Kenzo Yokoyama

While known as one of the powerhouses of the AFC confederation today, Japan were very much an unknown quantity around the time when the qualification for Italia ’90 began. It had only been a year prior to the World Cup qualification that they had taken part in the Asian Cup of nations: In 1988, Japan had qualified for the continental tournament for the very first time. It could well be argued that they had not had to negotiate the toughest of qualification groups, although you can only beat what’s in front of you. Finishing runners-up to group winners Kuwait, the Japanese had qualified at the expense of Jordan, Malaysia and Pakistan. In the tournament proper, held in Qatar, they hadn’t fared too well, finishing bottom of their five nations group, and thus bowing out at the first hurdle. Considering this was the ninth edition of the AFC championships, it was, by current day standards, quite remarkable how Japan had never previously qualified. 

Japan’s ‘football claim to fame’ had been the bronze medals in the 1968 Olympic Games held in Mexico. They had finished ahead of Brazil (!) in the group stage, second behind Spain, and then toppled France 3-1 in the subsequent quarter-final. Kunishige Kamamoto had run riot in the goalscoring department, notching no less than seven times, making him leading scorer of the tournament. They had lost to eventual winners Hungary in the semis, but had recovered in time to win against the host nation in the third place play-off match. 

With their participation at the 1988 Asian Cup of nations, and with the country due to stage the next event four years later, one could claim that Japanese football was finally looking to get out of the doldrums. Could reaching their first ever World Cup even be a possibility? Despite recent progress, it did seem too much of an ask. The qualification process was a long and difficult one, and there were several nations ahead of them in the continental rank who surely were better equipped. However, a fine scalp in the shape of an away win at China in the qualification for the 1988 Olympic Games in October ’87 had boosted their confidence. Ultimately, the Chinese would go on and qualify for the competition proper in South Korea. 

For the inaugural group stage in the Italia ’90 qualification, Japan had been placed in a group with Indonesia, Hong Kong and North Korea. There was little doubt that it was the latter which would be the biggest obstacle for Japan.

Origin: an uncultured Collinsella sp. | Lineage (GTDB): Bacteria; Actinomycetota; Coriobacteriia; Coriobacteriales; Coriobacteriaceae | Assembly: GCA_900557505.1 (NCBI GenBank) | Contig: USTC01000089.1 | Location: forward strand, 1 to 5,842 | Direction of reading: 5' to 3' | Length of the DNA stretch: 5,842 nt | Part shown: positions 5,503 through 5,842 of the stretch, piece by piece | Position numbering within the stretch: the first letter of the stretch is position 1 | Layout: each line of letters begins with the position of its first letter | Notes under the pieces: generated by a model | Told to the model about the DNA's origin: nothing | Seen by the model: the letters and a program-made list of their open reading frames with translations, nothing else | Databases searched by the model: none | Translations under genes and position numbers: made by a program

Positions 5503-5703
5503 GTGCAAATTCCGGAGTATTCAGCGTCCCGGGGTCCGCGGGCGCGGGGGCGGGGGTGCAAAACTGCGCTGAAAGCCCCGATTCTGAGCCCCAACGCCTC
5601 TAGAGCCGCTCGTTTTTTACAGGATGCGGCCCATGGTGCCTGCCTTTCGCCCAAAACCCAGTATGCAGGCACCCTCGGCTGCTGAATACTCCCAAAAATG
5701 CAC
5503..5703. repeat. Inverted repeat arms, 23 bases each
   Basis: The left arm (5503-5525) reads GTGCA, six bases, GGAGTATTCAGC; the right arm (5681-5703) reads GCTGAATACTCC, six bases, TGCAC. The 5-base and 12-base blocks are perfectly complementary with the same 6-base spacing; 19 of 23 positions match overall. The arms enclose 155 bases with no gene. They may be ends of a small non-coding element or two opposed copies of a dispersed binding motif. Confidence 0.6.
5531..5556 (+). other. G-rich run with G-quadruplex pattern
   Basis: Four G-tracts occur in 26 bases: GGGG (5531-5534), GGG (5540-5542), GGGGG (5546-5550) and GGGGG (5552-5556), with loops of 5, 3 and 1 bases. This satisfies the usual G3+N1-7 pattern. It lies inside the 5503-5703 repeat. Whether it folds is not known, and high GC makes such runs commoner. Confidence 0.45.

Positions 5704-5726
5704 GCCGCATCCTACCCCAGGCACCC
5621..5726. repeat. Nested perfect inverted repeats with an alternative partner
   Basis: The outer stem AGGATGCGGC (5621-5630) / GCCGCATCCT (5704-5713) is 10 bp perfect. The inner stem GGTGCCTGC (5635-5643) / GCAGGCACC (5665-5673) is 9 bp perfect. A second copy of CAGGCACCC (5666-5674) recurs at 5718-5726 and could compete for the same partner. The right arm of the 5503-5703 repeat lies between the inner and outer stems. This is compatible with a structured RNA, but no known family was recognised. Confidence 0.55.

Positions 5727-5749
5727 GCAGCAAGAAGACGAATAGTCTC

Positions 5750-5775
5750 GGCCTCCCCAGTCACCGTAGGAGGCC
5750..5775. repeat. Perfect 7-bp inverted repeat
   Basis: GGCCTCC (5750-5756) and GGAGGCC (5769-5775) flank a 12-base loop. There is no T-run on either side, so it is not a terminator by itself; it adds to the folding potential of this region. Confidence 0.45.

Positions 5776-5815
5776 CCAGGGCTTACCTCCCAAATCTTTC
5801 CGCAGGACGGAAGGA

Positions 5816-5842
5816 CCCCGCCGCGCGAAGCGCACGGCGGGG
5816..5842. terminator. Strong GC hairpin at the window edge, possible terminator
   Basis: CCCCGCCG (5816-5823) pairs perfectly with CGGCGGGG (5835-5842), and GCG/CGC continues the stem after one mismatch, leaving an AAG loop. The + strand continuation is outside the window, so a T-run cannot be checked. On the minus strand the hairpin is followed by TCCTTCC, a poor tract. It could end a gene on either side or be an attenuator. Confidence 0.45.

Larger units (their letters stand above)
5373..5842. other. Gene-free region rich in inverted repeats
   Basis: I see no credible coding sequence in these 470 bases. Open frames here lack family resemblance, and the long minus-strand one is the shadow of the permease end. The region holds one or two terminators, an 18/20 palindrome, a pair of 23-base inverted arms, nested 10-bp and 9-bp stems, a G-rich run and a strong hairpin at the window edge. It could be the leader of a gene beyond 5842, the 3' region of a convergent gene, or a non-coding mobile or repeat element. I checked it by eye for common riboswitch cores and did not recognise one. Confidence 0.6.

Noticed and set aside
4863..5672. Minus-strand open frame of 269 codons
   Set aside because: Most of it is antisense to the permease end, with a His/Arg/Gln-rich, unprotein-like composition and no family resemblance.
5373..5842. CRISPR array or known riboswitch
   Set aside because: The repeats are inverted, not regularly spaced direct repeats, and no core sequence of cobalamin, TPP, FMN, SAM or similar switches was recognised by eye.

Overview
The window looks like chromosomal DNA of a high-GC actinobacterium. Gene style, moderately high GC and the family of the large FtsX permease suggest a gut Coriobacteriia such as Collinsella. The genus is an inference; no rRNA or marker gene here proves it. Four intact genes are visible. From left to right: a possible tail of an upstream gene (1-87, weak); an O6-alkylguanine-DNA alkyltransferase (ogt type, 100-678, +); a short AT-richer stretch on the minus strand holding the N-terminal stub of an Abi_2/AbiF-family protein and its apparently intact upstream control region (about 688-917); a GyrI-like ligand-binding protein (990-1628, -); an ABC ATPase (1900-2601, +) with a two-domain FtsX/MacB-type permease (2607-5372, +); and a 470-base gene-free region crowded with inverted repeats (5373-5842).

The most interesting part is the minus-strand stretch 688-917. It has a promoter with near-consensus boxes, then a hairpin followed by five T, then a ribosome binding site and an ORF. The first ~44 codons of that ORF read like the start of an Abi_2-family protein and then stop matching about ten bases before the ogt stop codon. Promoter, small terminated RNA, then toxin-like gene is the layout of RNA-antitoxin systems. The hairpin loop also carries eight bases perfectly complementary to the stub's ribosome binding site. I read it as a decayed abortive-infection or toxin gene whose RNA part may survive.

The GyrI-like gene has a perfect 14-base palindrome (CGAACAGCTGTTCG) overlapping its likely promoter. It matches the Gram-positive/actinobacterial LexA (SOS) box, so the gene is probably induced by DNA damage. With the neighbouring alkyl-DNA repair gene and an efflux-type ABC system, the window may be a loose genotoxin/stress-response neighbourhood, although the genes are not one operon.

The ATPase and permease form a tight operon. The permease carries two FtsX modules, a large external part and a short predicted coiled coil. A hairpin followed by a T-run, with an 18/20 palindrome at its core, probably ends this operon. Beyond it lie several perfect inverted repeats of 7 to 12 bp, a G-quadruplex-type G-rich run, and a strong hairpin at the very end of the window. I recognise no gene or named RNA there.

In June and October ’88 respectively, Japan had lost home friendlies against China (0-3) and South Korea (0-1). They had four friendlies in ’89 prior to embarking on the qualification itself, one early in the new year, and three during the couple of weeks leading up to their first qualifier: 

20.01.1989: Iran 2-2 Japan
Goals: Maeda 2
Line-up: Matsunaga – Horiike, Ihara, Sano, Hirakawa, Hasegawa, Hashiratani, Asaoka, Sasaki, Yoshida, Maeda

05.05.1989: South Korea 1-0 Japan
Line-up: Matsunaga (c) – Horiike, Ihara, Kajino, Mori, Hasegawa, Mochizuki (Asaoka 65), Hashiratani, Oenoki, Sasaki, Maeda (Kurosaki 77)

10.05.1989: Japan 2-2 China
Goals: Kajino, Maeda
Line-up: Matsunaga – Sintoh, Ihara, Kajino (Horiike 72), Mori (Hirakawa 69), Hasegawa, Hashiratani, Mizunuma (Maeda h-t), Sasaki, Natori (Oenoki 75), Yoshida

13.05.1989: Japan 2-0 China
Goals: Maeda, Yoshida
Line-up: Morishita – Horiike, Ihara, Kajino, Mori, Hasegawa, Hashiratani, Oenoki (Natori 78), Sasaki, Maeda, Yoshida (Mochizuki h-t)

National team coach at this point was Kenzo Yokoyama. Aged 46 coming into the qualification, he was a former international with nearly 50 caps from the 60s and 70s. He did seem to favour playing with a libero and a pair of centre-backs, and would also play with either a single or a pair of forwards. 

World Cup qualification

Match 1
22.05.1989: Hong Kong 0-0 Japan
Line-up (3-5-2): Matsunaga (c) – Horiike, Ihara, Kajino – Mori (Shinto 61), Hasegawa (Mizunuma 78), Hashiratani, Oenoki, Sasaki – Maeda, Yoshida

Match 2
28.05.1989: Indonesia 0-0 Japan
Line-up (3-5-2): Matsunaga (c) – Shinto, Ihara, Horiike – Mori, Hasegawa, Hashiratani, Mochizuki, Sasaki – Maeda, Yoshida

Match 3
04.06.1989: Japan 2-1 North Korea

Match 4
11.06.1989: Japan 5-0 Indonesia

Match 5
18.06.1989: Japan 0-0 Hong Kong

Match 6
25.06.1989: North Korea 2-0 Japan


23.07.1989: Brazil 1-0 Japan